National Eating Disorder Awareness Week promotes support, self-acceptance

Kelsey Husnick

The Body Acceptance Movement will sponsor a series of events on campus to encourage students to love their body in honor of the National Eating Disorder Association’s Awareness Week from February 24 through March 2.

Colleen Fitzgibbons, a graduate student in public health, founder of BAM and anorexia nervosa survivor, said the theme for the week, “Everybody knows somebody,” emphasizes, “the fact that eating disorders do not discriminate.”

“[Eating disorders] affect people of all ages, gender and demographics,” she said. “You may have someone in your life, a friend, mother, brother, sister or grandma, that is struggling with an eating disorder. Many people go undiagnosed for years and it affects their health greatly.”

This is why spreading awareness and holding events on campus is so important.

“Eating disorders are a silent disease,” Fitzgibbons said, “so if someone doesn’t talk about it, most of the time people are not aware that they have an eating disorder.”

Fitzgibbons said body issues and eating disorders are prevalent in woman between the ages of 12 and 25, and are common occurrences on college campuses, which makes programs and events such as NEDAwareness week important. The NEDAwareness, National Association of Anorexia Nervosa and Associate Disorders lists the main causes of eating disorders as:

  • Genetics
  • Psychological factors, such as coping skills, trauma, personality and family issues
  • Social issues and a culture promoting thinness

“On most college campuses, eating disorders are a concern,” said John Schell, a senior psychologist at University Health Services. “In our society today, there is a lot of pressure to look a certain way, and many people equate being attractive with being thin. This puts a great deal of pressure on students, both male and female, and can contribute to unhealthy eating patterns and the development of disordered eating.”

NEDAwareness Events

• BAM informational table

When: Feb. 25 and 26

Where: 2nd floor Student Center

Time: 11 to 2 p.m.

• Love Your Body Workshop

When: Feb. 25

Where: DeWeese Health Center Conference Room A

Time: 3 to 4 p.m.

• Q-and-A panel: Eating disorders and body image

When: Feb. 27

Where: DeWeese Health Center Conference Room A

Time: 2:30 to 3:30 p.m.

• Love Your Body Yoga

When: Feb. 27

Where: Student Recreation and Wellness Center Yoga Room

Time: 7 to 8 p.m.

“Events such as these bring awareness to the issue, and encourage body acceptance and healthier self-perceptions, as well as healthier eating and lifestyle choices,” Schell said.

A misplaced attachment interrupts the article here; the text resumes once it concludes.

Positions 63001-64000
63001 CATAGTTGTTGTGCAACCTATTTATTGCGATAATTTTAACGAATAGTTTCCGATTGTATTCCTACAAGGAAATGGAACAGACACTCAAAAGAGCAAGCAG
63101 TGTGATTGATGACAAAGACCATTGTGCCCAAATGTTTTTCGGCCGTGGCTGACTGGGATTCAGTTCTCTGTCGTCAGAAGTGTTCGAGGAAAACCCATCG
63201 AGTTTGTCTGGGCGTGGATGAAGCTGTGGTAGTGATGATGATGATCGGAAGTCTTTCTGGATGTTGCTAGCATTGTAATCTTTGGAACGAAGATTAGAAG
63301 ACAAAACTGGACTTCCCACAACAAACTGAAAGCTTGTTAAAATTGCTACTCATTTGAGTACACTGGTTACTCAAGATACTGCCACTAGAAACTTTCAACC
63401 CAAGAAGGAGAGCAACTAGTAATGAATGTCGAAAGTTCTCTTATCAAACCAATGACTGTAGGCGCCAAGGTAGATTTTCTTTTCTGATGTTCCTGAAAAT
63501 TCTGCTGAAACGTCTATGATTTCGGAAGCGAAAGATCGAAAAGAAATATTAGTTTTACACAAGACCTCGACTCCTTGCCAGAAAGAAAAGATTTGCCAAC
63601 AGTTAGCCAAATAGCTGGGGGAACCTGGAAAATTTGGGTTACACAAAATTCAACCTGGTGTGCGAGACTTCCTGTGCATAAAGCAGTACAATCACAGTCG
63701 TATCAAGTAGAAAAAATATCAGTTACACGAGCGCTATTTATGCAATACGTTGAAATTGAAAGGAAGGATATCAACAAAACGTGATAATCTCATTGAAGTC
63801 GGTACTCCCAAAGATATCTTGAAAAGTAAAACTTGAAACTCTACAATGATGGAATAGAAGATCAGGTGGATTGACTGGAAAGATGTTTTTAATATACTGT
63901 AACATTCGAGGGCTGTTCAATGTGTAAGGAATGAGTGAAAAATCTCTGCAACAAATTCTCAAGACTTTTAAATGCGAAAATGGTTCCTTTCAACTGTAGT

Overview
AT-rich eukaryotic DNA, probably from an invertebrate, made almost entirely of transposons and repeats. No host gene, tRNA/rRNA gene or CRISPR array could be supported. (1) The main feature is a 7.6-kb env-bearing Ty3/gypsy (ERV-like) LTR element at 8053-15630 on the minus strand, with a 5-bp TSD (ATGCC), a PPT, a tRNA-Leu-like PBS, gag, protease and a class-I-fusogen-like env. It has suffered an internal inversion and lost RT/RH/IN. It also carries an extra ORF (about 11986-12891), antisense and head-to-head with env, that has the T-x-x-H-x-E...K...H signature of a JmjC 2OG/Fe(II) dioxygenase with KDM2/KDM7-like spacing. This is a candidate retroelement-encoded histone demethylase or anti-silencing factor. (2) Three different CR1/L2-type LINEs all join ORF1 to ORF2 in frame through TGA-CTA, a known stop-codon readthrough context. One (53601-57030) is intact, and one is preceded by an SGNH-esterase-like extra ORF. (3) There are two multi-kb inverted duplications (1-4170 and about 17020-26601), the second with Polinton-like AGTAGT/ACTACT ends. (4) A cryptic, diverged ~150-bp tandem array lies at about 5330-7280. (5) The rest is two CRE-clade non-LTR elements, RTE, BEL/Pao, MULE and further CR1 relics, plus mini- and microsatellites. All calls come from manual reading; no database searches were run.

A “be comfortable in your own genes” campaign will be held all week, urging students to “wear jeans that fit the real you” and donate jeans that no longer fit. Boxes collecting jeans will be located in the Health Center, Women’s Center and Moulton Hall. All jeans donated will be taken to a local shelter.

Active Minds @ Kent State University, the Women’s Center, University Health Services and the Office of Health Promotion are sponsoring these events.

“Students who may think [they have] or are diagnosed with an eating disorder can receive free resources,” Fitzgibbons said.

For students seeking additional information or help, clinics on campus are always open to those struggling with body image issues or eating disorders, Schell said.

Individual therapy is available at Psychological Services in the Student Health Center, at the Psychological Clinic in Kent Hall and a Counseling and Human Development Center in White Hall.

If you believe that someone you know is having problems, Schell said, “the best thing to do is to express that concern directly in an empathic and sensitive manner, offering support and encouragement. It is always helpful to know that someone cares and is willing to help.”

“Everyone is different and everyone will react differently,” Fitzgibbons said. “My advice would be to let that person know that you care and are there for them. They may not want to talk about it or deny the fact that they have an issue, but be patient and respect their space.”

For more information visit the following websites:

facebook KSU BAM.

Contact Kelsey Husnick at [email protected].